After an absence of more than two decades, Paul Gross will return to the Stratford Festival in 2023 to star in King Lear at the Festival Theatre.
The 63-year-old Canadian actor and director last performed at the Ontario theatre company in the title role of Hamlet in 2000, in what was one of the best-attended productions of William Shakespeare in its history.
While Gross has kicked the idea of Lear around with artistic director Antoni Cimolino for a number of years, the actor previously felt too young for the role. But, recently, he decided to not “wait until it was too late.”
“It did kind of occur to me, well, maybe I should do it before I lose my mind, you know?” Gross told The Globe and Mail ahead of Tuesday’s casting announcement.
“Not that I have Alzheimer’s, but, suddenly, I’m at the age where it’s appearing all over the place in people that I know.”
Regardless of his reasons, Gross’s decision to take on King Lear – which will run from April 24 to Oct. 29 – is positive news for Stratford as it continues to rebuild after the complete cancellation of its 2020 season due to the pandemic.
After a short, stock season staged mostly outdoors in 2021, the Shakespeare-plus theatre company relaunched with a slightly reduced repertory season this year – and an attendance goal of 320,000, about two-thirds of the audience it usually attracted before COVID-19 came along.
Ultimately, Cimolino says the company – which staged the final performances of its 2022 season over the weekend – “modestly exceeded” that benchmark. He was particularly encouraged by box-office momentum that started to build in the fall, which he hopes Gross’s Lear will help continue.
The Stratford season in which Gross played Hamlet 23 years ago immediately followed his run as Constable Benton Fraser in the popular television series Due South and was, at the time, a record-breaking one. Its overall attendance was only surpassed once, in 2002 for the company’s 50th anniversary season, which saw the late Christopher Plummer play Lear.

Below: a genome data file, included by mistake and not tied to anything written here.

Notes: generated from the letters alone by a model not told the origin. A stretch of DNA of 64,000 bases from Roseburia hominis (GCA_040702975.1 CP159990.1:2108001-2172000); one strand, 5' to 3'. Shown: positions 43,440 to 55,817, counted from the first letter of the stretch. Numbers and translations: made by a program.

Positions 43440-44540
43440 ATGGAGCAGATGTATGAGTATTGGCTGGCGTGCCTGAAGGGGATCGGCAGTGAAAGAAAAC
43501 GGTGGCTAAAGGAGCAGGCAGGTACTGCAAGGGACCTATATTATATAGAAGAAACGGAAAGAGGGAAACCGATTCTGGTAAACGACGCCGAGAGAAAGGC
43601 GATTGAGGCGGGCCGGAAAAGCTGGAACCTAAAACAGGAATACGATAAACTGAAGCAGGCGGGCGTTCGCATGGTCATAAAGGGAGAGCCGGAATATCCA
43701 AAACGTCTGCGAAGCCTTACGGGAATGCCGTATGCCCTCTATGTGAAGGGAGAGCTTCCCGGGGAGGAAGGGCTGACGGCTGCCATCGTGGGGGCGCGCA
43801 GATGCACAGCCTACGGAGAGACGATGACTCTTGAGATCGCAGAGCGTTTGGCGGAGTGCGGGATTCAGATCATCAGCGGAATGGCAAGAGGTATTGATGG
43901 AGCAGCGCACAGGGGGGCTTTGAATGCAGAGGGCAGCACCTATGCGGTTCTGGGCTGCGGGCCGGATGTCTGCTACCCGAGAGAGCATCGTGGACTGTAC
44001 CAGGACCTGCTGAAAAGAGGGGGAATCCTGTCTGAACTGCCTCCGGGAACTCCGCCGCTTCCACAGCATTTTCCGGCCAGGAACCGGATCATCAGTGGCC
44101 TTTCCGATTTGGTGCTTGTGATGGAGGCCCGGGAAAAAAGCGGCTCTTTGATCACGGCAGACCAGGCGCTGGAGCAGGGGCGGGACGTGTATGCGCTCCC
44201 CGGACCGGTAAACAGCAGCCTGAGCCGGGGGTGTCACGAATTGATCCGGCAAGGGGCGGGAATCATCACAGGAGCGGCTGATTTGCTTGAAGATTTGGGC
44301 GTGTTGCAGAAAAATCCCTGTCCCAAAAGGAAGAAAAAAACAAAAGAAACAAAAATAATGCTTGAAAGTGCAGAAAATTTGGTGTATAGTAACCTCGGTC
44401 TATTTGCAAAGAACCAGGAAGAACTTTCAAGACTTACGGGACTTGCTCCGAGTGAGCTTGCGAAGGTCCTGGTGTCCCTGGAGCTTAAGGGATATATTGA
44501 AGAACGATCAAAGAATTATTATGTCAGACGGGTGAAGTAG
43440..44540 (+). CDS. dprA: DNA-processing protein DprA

Since then, Gross has shown his rare capacity as a famous-mostly-in-Canada star to draw domestic audiences on other occasions. His Genie-winning movie Passchendaele was the Canadian film with the biggest box-office gross in 2008, one of few years in which a French-language movie did not claim that title. His last major stage performance – in Noel Coward’s Private Lives (alongside Kim Cattrall) at Toronto’s Royal Alexandra Theatre in 2011 – set a record for that venue in terms of grosses for a non-musical play.
Though Gross cautions with a laugh that, “I think my popularity has diminished significantly,” he does worry about theatre, where he worked extensively as an actor and playwright before finding fame on screens in the 1990s. “I started going back to the theatre after that break and was kind of startled as to how sparse the audiences are,” he says.
Gross will be directed in King Lear by Kimberley Rampersad, currently the associate artistic director at the Shaw Festival, who says she “especially fell in love” with his work when he starred in TV‘s Slings & Arrows (2003 to 2006).
In that series, which continues to have a cult following internationally in stage circles, Gross played the artistic director of a fictional repertory theatre called the New Burbage Festival that bore more than a little resemblance to the Stratford Festival.
Gross, for his part, became a fan of Rampersad after seeing her work in 2019 at the Shaw Festival, on Bernard Shaw’s epic Man and Superman – which co-starred Martha Burns, whom Gross has been married to since 1988, as the Devil.
The two artists had a couple of meetings to see whether their vision for King Lear aligned – and, as Rampersad puts it, to see if the places where they did not align would provide a “good push and pull.”
“We both just love the beauty and the brokenness of Lear and how tremendous his fall is – what it is to hurt so many people that you love or loved in that descent and how human that story is,” Rampersad says.
In his early 60s, Gross is far from the youngest Lear that the Stratford Festival has seen; Colm Feore was 55 when he played the part in 2014, and while the late Stratford legend William Hutt last played it on stage at age 76, his first Lear was when he was just 41. (Hutt last played the part, in bits, on screen opposite Gross in Slings & Arrows.)
“There’s something magical about an older actor playing it, but a part like Lear is like running a marathon. It requires a kind of stamina and power, which it helps to not be the character’s age,” Cimolino says.
“Paul is all in, give it all,” notes Cimolino, recalling the actor’s “emotionally vulnerable” Hamlet, which would leave him in “complete tears and exhaustion” at the end of a show.
“I am very happy he’s decided to climb this particular Everest and not wait for another 15 years.”